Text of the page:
Just a year ago, in February of 2021, my husband and I drove to the Arches National Monument, a few hours away from us, in Utah. We have been to the Arches a number of times, over the years, but had never taken the hike back to the Tapestry Arch, because it was either too hot or too populated (usually both) when we were there before. This time it was not hot, and, due to the pandemic, we were the only ones on the trail.

A tapestry weaver, at the Tapestry Arch!

Watercolor sketches I did at the Park that day

As a tapestry artist, I was really excited to see the Tapestry Arch! A number of years ago, I did a series of small tapestries of some of the National Parks we had been to, including one of The Arches, but, since this was the Tapestry Arch, I decided to do a larger tapestry of it.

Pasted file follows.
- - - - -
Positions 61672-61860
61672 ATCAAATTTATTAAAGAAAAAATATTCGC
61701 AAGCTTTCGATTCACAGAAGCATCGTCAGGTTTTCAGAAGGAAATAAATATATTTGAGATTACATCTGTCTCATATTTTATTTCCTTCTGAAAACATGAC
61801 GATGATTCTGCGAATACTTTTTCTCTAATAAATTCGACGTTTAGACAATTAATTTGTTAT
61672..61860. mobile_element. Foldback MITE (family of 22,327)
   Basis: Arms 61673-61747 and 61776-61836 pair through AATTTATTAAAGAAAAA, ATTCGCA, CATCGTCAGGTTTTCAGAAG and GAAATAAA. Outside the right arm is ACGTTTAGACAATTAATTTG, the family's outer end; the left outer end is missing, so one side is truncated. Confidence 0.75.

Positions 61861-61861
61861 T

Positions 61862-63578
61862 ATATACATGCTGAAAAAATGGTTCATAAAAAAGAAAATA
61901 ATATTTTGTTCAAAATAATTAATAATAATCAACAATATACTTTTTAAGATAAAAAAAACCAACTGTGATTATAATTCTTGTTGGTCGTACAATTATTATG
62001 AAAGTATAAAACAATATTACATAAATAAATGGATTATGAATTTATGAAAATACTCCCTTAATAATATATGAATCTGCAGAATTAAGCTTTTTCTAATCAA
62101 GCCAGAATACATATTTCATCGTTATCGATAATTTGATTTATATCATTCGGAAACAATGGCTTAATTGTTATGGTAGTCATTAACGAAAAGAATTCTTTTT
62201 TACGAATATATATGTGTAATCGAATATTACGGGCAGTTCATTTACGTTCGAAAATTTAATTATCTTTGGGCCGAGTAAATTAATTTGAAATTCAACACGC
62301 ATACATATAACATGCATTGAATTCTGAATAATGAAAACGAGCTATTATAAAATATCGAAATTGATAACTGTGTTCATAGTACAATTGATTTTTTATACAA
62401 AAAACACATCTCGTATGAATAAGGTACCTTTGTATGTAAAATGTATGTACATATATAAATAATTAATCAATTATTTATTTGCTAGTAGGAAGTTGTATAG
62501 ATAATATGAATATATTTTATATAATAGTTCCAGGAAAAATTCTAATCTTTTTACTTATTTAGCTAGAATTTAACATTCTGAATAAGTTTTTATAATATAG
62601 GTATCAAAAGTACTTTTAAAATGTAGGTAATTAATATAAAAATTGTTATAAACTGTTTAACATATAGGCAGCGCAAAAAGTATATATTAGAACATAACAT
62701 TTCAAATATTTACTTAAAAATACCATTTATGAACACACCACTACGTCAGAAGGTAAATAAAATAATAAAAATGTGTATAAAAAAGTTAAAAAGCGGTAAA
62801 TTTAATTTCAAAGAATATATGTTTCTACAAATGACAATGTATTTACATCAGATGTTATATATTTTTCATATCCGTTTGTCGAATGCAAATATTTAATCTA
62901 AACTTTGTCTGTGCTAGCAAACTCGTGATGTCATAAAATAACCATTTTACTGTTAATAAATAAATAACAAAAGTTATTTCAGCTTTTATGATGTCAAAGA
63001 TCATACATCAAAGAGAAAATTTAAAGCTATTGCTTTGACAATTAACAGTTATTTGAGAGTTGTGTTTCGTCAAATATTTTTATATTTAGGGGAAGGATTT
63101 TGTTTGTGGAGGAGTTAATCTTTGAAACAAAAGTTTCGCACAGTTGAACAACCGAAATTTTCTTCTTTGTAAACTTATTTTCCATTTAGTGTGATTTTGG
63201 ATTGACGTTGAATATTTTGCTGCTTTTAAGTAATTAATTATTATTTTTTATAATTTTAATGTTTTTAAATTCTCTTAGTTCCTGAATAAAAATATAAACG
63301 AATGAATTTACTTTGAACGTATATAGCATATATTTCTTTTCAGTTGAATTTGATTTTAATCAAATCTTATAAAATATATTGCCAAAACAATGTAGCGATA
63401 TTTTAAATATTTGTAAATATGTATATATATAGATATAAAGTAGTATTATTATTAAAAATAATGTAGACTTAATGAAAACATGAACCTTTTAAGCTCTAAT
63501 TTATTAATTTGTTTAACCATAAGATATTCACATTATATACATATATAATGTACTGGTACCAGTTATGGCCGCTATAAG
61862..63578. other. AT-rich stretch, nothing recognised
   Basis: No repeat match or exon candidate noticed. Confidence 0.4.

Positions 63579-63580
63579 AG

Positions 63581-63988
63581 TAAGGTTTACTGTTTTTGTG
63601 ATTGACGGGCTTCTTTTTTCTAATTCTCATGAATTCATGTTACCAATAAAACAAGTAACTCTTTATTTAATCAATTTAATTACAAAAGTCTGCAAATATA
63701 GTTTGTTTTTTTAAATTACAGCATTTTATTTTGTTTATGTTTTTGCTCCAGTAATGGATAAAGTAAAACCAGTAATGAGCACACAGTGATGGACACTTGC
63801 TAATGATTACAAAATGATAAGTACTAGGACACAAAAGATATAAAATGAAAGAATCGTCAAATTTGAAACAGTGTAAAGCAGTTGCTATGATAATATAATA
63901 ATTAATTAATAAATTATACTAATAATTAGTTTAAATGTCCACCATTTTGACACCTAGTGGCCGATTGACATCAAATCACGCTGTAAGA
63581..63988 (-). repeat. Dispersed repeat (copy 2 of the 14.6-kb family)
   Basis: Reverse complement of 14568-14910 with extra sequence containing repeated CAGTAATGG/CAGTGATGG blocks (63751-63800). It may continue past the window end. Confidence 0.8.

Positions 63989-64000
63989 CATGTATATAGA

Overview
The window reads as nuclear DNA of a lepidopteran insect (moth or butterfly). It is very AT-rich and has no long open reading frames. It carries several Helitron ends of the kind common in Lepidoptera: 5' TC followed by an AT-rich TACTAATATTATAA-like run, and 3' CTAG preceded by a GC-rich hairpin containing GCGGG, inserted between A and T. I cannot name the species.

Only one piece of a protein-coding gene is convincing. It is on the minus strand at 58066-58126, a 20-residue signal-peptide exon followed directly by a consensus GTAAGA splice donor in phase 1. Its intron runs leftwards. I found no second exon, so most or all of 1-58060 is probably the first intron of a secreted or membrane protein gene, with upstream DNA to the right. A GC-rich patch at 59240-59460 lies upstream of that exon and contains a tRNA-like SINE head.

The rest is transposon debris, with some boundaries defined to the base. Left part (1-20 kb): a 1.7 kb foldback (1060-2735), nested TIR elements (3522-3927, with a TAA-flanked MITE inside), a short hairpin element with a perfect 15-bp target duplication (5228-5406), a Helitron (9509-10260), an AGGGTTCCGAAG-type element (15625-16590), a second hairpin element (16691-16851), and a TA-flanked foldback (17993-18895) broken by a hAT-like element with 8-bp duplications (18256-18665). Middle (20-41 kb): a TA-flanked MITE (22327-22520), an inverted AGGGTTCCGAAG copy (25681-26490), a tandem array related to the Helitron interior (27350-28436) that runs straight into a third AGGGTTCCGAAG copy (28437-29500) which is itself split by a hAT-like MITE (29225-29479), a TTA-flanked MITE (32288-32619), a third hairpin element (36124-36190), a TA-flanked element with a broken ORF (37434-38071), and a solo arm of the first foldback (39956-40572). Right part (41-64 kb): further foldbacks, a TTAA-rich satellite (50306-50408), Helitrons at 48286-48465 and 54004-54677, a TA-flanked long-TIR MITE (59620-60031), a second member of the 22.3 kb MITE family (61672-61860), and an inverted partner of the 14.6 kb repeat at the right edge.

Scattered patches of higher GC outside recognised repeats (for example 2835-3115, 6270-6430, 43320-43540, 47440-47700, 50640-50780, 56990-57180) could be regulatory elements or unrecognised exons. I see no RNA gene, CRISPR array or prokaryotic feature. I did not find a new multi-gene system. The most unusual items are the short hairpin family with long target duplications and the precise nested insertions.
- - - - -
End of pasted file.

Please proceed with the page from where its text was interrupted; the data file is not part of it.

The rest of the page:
I created a maquette from the photo and made a cartoon

Weaving the foreground sandstone

The Arch is woven and sky yarn blends are selected

Weaving clouds and sky

Off the loom, and resting (both tapestry and weaver!)

The Tapestry Arch tapestry is woven, and off the loom (though it is clamped to the loom so I can see it.) Some of the finishing work is done, but the final blocking, lining, and making the hanging device are yet to be done, plus getting some good photos! As you may have noticed, the photos here were taken at different times of day in my studio; some on sunny days and some on cloudy days. So the color is not consistent or accurate in the images.